Wang Weiguang (b. 1950) served as president of the Chinese Academy of Social Sciences from 2013 to 2018. This article was originally published in Studies in Political Economy, No. 4, 2022, and was adapted from the online Red Culture Network.
The evaluation of Stalin’s merits and demerits would at first seem to be a matter of measuring a historical figure, a question with a definitive conclusion, but in reality it is deeply linked to a series of ongoing issues in today’s struggle. In the final analysis, it’s a question of life and death between the proletariat and the bourgeoisie — between socialism and capitalism — where one side must triumph over the other, and this must not be minimized.
First, the complete negation of Stalin is in essence the ideological assault of Western hostile forces aiming to subvert the socialist regime. The vigorous development of the Soviet Union and the world’s socialist movement at large caused fear and anxiety in the capitalist world; capitalists feared that the Marxist doctrine of scientific socialism was everywhere materializing. The demonization of Stalin was a covert means to undermine the success of scientific socialism, and an important means for the West to succeed in the “battle for hearts and minds.” After the Second World War, U.S.-led Western hostile forces attempted to gain competitive advantage over socialism through rapid technological, economic and social development, inaugurating the Cold War between capitalism and socialism. The anti-Stalinist movement catered to the needs of U.S.-led Western hostile forces, disrupting socialism in the midst of turmoil, and opening a big gap in the ideological field of the already-consolidated socialist camp, the inevitable outcome of which was the growing ideological and political chaos in socialist countries, with various contradictions and conflicts growing in prominence.
Second, the complete negation of Stalin in essence substitutes the class interests of the bourgeoisie for the class interests of the proletariat and the masses of the people. In the present era, the masses of people, led by the proletariat, are the real force of social and historical development — the masters and subjects of history, the creators of all material and spiritual wealth in society, and the agents of social change. Socialism is a new social form representing the fundamental interests of the proletariat and the vast masses of the people. Capitalism is the last exploitative society in human history, a backward social form representing the interests of the bourgeoisie. The struggle between socialism and capitalism is a struggle between the interests of two fundamentally opposed classes. Socialism in the Soviet Union under Stalin’s leadership achieved a great increase in state power and mounted a great defense of the interests of the masses, creating a miracle unprecedented in human history. Khrushchev thoroughly ignored this basic reality, completely repudiated Stalin and reversed his positions, and, under the guise of advocating for a “harmony of interests” and the turbulent transformation that brought with it, cultivated a privileged capitalist clique within grasp of the Western bourgeoisie. He did what the enemy wanted to do but could not do: brought disaster to the whole of Soviet socialism and the people of the world.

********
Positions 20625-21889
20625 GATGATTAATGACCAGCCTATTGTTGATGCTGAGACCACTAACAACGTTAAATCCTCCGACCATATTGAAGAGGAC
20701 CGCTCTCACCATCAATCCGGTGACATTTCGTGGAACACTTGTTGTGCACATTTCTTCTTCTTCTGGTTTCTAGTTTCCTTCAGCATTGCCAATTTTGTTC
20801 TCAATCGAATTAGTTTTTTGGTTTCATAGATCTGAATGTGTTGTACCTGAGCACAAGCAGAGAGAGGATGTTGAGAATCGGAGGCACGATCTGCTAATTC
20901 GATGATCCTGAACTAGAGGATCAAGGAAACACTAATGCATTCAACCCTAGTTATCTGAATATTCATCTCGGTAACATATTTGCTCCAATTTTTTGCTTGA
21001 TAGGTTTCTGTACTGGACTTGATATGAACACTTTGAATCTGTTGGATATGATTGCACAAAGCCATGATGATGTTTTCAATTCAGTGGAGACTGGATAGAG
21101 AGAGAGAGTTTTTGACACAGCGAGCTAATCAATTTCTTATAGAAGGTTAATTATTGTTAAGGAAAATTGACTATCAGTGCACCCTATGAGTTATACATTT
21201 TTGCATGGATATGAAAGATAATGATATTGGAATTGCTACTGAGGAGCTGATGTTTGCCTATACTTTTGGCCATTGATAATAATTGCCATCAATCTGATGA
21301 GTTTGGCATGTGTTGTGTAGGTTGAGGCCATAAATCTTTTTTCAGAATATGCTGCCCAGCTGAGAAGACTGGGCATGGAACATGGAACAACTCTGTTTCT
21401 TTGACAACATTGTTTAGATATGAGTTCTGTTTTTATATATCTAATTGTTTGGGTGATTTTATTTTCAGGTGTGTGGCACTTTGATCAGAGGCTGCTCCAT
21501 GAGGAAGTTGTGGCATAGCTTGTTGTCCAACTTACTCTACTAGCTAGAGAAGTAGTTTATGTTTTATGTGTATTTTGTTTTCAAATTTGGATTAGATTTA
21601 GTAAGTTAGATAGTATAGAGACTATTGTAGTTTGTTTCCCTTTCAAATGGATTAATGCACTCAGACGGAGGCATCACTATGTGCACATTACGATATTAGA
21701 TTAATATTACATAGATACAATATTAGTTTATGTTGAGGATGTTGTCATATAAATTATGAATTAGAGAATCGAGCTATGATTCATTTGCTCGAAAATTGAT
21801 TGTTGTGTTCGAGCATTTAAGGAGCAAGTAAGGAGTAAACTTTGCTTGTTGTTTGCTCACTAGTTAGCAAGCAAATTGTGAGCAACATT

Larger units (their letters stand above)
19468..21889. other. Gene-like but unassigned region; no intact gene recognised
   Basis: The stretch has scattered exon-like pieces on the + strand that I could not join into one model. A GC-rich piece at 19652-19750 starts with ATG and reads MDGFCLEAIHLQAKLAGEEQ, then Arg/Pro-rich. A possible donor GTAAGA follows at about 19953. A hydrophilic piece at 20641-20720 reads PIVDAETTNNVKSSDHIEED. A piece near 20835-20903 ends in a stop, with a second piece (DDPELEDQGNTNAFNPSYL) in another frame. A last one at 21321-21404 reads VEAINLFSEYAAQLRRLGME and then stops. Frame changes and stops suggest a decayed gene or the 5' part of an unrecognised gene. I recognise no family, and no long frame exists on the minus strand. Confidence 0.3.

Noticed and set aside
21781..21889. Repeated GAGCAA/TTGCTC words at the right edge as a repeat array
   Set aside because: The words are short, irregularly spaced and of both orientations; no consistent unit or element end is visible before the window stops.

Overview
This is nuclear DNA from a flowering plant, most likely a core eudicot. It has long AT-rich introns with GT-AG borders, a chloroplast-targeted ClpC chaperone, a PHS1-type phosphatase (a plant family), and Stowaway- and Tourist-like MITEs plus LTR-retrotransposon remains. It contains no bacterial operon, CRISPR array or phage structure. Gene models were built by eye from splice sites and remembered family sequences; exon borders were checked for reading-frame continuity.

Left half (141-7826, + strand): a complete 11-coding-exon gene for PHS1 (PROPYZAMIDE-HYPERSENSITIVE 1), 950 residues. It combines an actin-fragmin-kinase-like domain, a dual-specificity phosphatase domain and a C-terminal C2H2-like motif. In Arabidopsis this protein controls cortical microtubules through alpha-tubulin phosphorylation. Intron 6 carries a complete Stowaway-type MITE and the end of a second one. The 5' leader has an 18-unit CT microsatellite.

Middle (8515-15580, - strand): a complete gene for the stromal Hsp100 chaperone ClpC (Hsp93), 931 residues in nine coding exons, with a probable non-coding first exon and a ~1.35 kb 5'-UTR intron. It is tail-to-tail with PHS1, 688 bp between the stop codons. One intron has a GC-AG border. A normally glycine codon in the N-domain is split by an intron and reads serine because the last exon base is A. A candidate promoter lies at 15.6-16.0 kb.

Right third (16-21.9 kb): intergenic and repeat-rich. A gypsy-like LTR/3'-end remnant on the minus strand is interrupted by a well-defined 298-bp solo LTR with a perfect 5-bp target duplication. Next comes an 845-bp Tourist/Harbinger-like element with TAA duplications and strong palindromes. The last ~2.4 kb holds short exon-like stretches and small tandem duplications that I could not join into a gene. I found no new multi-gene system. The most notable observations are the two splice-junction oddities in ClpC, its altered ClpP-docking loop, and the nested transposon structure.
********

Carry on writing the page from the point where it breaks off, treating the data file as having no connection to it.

Third, the complete negation of Stalin is in essence the denial of the inevitable historical trend of socialism overcoming capitalism. The essence of the anti-Stalinist strategy is to transform opposition to Stalin into a complete denial of the great achievements of Soviet socialism in revolution and in construction, and thus to completely deny the historical inevitability of socialism replacing capitalism. Regarding this inevitable trend of socio-historical development — and the inevitable law of history that socialism replaces capitalism — the bourgeoisie and the proletariat, representing different class interests, will take different perspectives, and will draw different and even opposite conclusions. Despite the bourgeoisie’s efforts to concoct various myths about the invincibility of capitalism — its efforts to forestall its own fate with various measures, the intensification of its struggle against socialism, its suppressive measures against socialism ranging from the military to the economic, from the political to the cultural, and even its adoption of certain concessions and collaborative measures to save itself from the inevitable tendency towards decay and extinction — no matter what it does, it cannot fundamentally change the inevitable tendency of history. Even in the contemporary Western capitalist world there are many educated people who openly admit this.
The great victory of the October Revolution, the rapid development of socialist construction in the Soviet Union under Lenin and Stalin, and the vigorous development of socialism with Chinese characteristics all fully prove the scientific correctness of historical materialism.
All hostile forces opposing Stalin advocate the complete negation of Stalin, which in essence is the complete negation of the October Revolution and the achievements of Soviet socialism, and the complete negation of the historical inevitability of socialism replacing capitalism.